Women need to take maternity leave after giving birth, and our country’s policies do little to meet that need. Although the U.S. has the Family and Medical Leave Act, which guarantees 12 weeks of unpaid leave to some workers, ours is the only industrialized country (and one of the only countries in the world) without a national paid parental leave policy, meaning it’s up to companies to create their own parental benefits. Some do, and we applaud them. But according to the U.S. Bureau of Labor Statistics, that margin is small, with only 17 percent of companies offering paid parental leave and 89 percent offering unpaid. As a result, many working women are forced to take unpaid time away from their jobs, causing the gap between men’s and women’s pay to grow. On average, women experience a wage loss of 4 percent for each child, a phenomenon known as the motherhood penalty.
The stigma around men taking parental leave, paid or unpaid, widens the gap. In 2013, Rutgers University found that men who requested family leave were at a greater risk for penalties such as decreased salary, demotion, being passed over for a promotion, or being fired. Unfortunately, it’s much more common—and lucrative—for men to take short or no leaves of absence. In what’s called the fatherhood bonus, a man experiences an average 6 percent wage increase for each child he has.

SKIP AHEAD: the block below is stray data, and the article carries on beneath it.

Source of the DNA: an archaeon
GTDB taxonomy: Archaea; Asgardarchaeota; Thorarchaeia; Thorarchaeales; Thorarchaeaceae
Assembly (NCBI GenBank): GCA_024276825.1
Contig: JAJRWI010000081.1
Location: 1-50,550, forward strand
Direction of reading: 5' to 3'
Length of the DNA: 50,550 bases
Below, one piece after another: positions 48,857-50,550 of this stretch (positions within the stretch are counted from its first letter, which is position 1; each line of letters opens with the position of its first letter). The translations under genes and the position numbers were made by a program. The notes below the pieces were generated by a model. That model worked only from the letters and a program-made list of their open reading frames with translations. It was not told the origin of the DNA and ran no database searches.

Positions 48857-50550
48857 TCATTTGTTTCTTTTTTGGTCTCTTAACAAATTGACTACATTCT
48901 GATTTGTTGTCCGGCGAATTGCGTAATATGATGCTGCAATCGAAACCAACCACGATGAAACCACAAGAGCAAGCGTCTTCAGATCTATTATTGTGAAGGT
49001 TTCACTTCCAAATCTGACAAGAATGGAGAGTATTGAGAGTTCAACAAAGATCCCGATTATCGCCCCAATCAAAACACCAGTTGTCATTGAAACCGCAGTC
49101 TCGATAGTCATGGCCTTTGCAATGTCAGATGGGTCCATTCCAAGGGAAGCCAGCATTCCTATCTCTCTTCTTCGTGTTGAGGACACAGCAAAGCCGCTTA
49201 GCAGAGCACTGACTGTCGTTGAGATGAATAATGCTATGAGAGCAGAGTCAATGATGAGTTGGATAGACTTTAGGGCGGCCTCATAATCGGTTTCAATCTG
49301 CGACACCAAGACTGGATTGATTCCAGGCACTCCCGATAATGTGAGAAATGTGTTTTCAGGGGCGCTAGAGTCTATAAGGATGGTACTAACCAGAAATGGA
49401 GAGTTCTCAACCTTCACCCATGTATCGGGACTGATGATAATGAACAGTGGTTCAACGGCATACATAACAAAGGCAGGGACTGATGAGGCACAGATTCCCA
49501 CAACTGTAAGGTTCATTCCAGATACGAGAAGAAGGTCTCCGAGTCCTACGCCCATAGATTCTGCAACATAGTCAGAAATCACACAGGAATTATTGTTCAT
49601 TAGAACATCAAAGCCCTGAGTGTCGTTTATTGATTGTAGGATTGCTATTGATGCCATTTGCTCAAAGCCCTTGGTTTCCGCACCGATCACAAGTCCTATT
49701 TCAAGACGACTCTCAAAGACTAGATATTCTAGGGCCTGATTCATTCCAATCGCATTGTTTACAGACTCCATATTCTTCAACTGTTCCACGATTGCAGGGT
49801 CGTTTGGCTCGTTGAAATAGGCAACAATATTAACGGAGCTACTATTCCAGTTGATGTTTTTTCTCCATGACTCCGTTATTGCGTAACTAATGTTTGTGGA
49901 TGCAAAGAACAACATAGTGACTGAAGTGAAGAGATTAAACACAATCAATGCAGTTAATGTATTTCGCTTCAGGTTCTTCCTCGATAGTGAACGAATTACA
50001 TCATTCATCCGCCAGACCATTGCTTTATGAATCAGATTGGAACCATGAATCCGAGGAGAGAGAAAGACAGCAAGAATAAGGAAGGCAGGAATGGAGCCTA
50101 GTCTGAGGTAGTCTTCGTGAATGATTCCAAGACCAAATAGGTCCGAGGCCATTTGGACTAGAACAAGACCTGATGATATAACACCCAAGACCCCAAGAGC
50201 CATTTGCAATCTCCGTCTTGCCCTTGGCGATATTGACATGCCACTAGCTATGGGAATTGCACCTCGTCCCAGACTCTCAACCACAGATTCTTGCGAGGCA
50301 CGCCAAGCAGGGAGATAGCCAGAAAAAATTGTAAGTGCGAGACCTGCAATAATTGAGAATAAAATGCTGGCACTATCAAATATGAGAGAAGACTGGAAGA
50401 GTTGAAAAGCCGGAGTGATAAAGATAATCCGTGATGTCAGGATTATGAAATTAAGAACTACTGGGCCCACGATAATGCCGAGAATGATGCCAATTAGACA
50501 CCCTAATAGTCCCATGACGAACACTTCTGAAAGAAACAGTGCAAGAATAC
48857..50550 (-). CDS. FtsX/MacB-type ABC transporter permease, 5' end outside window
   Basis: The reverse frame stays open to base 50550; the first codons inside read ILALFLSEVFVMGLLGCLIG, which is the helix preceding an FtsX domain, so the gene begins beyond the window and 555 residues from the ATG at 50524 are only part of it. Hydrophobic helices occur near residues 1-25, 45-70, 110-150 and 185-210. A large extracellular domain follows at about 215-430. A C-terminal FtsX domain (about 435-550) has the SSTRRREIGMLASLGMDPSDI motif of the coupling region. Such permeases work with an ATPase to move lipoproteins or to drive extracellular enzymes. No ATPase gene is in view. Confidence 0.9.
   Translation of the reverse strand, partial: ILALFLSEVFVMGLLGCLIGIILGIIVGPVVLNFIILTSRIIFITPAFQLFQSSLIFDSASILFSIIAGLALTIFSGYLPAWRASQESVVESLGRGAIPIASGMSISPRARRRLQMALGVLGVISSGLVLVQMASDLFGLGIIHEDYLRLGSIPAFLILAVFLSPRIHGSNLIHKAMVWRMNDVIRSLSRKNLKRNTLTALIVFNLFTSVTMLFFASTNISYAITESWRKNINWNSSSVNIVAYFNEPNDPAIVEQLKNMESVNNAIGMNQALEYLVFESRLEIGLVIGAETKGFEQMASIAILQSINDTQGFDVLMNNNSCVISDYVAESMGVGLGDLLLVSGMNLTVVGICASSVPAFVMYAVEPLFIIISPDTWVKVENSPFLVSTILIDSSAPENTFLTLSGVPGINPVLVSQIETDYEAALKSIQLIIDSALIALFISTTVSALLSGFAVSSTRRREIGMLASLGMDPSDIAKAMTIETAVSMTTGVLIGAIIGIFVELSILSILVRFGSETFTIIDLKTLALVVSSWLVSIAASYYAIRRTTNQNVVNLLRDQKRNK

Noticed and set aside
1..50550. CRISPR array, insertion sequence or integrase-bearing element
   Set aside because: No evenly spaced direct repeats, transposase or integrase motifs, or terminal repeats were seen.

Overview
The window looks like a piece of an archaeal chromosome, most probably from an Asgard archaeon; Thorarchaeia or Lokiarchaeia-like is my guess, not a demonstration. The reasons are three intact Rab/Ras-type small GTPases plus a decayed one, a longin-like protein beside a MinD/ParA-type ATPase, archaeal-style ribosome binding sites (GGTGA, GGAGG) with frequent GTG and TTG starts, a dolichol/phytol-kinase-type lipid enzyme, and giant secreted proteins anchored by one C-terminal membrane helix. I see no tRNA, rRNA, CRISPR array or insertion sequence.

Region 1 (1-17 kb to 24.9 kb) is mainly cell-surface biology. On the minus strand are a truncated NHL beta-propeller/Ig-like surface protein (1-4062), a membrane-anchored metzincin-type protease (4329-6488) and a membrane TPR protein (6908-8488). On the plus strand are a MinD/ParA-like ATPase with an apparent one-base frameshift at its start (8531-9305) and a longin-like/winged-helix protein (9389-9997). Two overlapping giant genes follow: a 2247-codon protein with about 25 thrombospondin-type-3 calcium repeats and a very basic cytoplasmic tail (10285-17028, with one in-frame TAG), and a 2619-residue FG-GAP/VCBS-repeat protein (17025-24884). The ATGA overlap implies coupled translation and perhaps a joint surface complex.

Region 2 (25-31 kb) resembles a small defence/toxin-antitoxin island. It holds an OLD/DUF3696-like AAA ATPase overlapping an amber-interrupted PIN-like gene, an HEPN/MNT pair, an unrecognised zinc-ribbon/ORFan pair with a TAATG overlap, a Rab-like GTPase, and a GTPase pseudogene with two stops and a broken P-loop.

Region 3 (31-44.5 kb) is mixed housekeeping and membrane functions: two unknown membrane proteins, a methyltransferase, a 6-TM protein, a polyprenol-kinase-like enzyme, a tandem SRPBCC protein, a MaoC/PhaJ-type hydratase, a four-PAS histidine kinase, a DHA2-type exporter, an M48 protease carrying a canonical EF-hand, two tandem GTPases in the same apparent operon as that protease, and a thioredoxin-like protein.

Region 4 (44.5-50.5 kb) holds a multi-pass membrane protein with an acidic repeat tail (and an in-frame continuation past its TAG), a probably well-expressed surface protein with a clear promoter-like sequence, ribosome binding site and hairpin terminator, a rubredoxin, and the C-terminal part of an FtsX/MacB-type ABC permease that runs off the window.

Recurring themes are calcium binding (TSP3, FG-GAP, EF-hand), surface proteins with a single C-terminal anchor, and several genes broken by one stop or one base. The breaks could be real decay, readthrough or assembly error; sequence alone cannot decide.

3. There’s still an unequal distribution of household and child care duties
Unpaid work (caring for children, household chores, emotional labor) is still work, and it takes up more of women’s time than men’s. According to the Organization for Economic Cooperation and Development, women in the U.S. spend about four hours doing unpaid work every day, compared to men’s average of about two and a half hours.
This unequal distribution is exhausting, especially in a world where dual-income households are increasingly necessary, and it contributes to women experiencing higher rates of burnout than men. It’s also a reason women are more likely to switch to part-time or less stressful, low-paying jobs. Why juggle being a top executive and a mom when you could take a pay cut and preserve your sanity?